Do you have someone in your life you cannot imagine living without? Maybe a parent, spouse, close friend, teacher, or even a mentor. This person is important because they help keep you balanced as a person. They listen to what you are saying, they lead you in the right direction, and they set a great example for you to follow. We come into contact with many different people every day; however, there are few people who have such a significant influence in our life.
It is comforting to have an indispensable person in your life; however, have you ever wondered if you are an indispensable person in someone else’s life? Are you pouring yourself into someone else? Are you someone others can depend on? Are you helping raise up the next generation of Christians leaders? We were never meant to spend all our lives being led around like a child. There comes a time when we must step up, take the lead, and begin to develop disciples for the kingdom of God.
In Acts 9.36-43, we see the story of Tabitha, who was an indispensable Christian saint. Her life is a great example to follow if we are to live an indispensable life.
Please click the following link to play or download yesterday’s sermon, “Indispensable.”
I have read some of the ways early Christians were persecuted. They were whipped, beheaded, flayed, stoned, crucified, dipped in oil and set on fire, fed to wild animals, imprisoned, and countless other acts of torture I cannot even begin to imagine. What depth of faith one must have to choose an agonizing death rather than recant their faith in Jesus as The Christ.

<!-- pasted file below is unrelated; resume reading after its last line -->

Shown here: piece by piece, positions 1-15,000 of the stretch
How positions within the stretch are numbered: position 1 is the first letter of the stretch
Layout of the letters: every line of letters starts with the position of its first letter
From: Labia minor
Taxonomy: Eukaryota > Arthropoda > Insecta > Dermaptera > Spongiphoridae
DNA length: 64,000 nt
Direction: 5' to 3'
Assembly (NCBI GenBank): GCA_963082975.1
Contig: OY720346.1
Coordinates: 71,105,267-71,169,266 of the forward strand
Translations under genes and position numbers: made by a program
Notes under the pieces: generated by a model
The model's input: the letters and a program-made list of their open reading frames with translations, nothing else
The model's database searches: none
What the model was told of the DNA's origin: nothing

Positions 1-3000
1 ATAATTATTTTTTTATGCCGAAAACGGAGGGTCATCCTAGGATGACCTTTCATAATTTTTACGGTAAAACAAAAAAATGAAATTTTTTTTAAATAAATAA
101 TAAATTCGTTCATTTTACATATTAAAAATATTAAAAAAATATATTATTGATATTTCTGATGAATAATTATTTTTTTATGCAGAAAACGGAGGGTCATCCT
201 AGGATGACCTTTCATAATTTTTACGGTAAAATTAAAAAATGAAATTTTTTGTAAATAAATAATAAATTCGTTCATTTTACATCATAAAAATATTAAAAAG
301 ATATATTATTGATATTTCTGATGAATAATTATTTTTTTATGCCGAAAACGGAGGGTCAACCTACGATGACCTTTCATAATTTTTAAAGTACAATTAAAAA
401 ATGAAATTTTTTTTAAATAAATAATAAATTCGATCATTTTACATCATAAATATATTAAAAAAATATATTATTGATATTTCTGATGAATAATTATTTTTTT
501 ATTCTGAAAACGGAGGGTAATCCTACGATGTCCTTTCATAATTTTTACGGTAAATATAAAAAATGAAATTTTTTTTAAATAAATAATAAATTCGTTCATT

It is because of the power of the Holy Spirit working in the lives of the first believers to strengthen their faith that Christianity was able to not only endure, but also to turn the entire world upside down. Over the last two thousand years the fires of Christian faith have consumed lives on every continent. It has established cities, countries, and nations. It has changed lives, marriages, and homes. Even today, persecution fans the flames of faith into an inferno which melts the hardest of hearts.
This Sunday as we study Acts 8.1-3 we will see there is power in persecution. Will you please join us at Living Oaks Baptist Church Sunday at 10:45 a.m. as we worship Jesus and study His Word.
I have been preaching God’s Word for over twenty years. I have preached all over the United States, Brazil, and London. I’ve preached messages that were meant to challenge, change, and convict those listening. Sometimes I have been soft-spoken, while other times I just cleared a spot and pitched a fit (that’s preacher talk for “I got loud!”). I try not to plan how I am going to preach, but I spend a great deal of time on what I am going to say. I want to make sure the message God has laid on my heart is what comes out of my mouth. There is nothing worse than spending several hours preparing and then laying an egg on Sunday. My greatest desire is to be obedient to the task.
In Acts 6.8-7:60, we can read a killer sermon by Stephen, one of the first deacons. I say “killer sermon” because after he had finished preaching, those listening took him outside and stoned him to death. They didn’t kill him because he was an inexperienced preacher, was too boring, didn’t use enough illustrations, or spoke too long. Nope, they killed him because he was right! Everything Stephen said was 100% correct, and they didn’t like it–so they literally killed the messenger!